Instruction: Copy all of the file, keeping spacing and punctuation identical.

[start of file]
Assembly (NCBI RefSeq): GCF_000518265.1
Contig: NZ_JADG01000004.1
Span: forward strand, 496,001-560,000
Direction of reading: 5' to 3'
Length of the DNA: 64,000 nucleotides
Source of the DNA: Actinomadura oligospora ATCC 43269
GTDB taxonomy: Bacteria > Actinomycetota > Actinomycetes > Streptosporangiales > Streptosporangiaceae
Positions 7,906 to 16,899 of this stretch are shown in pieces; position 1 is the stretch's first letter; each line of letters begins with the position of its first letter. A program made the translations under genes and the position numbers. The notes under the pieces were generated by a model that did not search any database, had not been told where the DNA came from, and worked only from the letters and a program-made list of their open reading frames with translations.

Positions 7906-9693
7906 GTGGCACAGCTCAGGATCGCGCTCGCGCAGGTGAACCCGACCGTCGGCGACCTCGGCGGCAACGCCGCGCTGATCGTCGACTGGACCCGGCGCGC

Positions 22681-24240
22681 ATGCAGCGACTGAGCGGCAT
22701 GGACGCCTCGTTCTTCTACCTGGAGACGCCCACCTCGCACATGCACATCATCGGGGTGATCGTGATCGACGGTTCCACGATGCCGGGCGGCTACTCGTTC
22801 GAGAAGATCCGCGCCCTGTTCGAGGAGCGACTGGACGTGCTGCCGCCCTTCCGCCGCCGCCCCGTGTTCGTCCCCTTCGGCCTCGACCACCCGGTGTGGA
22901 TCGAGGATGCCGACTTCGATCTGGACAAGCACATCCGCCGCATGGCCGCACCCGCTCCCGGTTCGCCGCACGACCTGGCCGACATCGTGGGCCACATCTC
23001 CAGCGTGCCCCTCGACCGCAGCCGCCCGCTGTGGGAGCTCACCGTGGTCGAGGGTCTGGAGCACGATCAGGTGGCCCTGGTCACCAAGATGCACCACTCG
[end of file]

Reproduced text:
Assembly (NCBI RefSeq): GCF_000518265.1
Contig: NZ_JADG01000004.1
Span: forward strand, 496,001-560,000
Direction of reading: 5' to 3'
Length of the DNA: 64,000 nucleotides
Source of the DNA: Actinomadura oligospora ATCC 43269
GTDB taxonomy: Bacteria > Actinomycetota > Actinomycetes > Streptosporangiales > Streptosporangiaceae
Positions 7,906 to 16,899 of this stretch are shown in pieces; position 1 is the stretch's first letter; each line of letters begins with the position of its first letter. A program made the translations under genes and the position numbers. The notes under the pieces were generated by a model that did not search any database, had not been told where the DNA came from, and worked only from the letters and a program-made list of their open reading frames with translations.

Positions 7906-9693
7906 GTGGCACAGCTCAGGATCGCGCTCGCGCAGGTGAACCCGACCGTCGGCGACCTCGGCGGCAACGCCGCGCTGATCGTCGACTGGACCCGGCGCGC

Positions 22681-24240
22681 ATGCAGCGACTGAGCGGCAT
22701 GGACGCCTCGTTCTTCTACCTGGAGACGCCCACCTCGCACATGCACATCATCGGGGTGATCGTGATCGACGGTTCCACGATGCCGGGCGGCTACTCGTTC
22801 GAGAAGATCCGCGCCCTGTTCGAGGAGCGACTGGACGTGCTGCCGCCCTTCCGCCGCCGCCCCGTGTTCGTCCCCTTCGGCCTCGACCACCCGGTGTGGA
22901 TCGAGGATGCCGACTTCGATCTGGACAAGCACATCCGCCGCATGGCCGCACCCGCTCCCGGTTCGCCGCACGACCTGGCCGACATCGTGGGCCACATCTC
23001 CAGCGTGCCCCTCGACCGCAGCCGCCCGCTGTGGGAGCTCACCGTGGTCGAGGGTCTGGAGCACGATCAGGTGGCCCTGGTCACCAAGATGCACCACTCG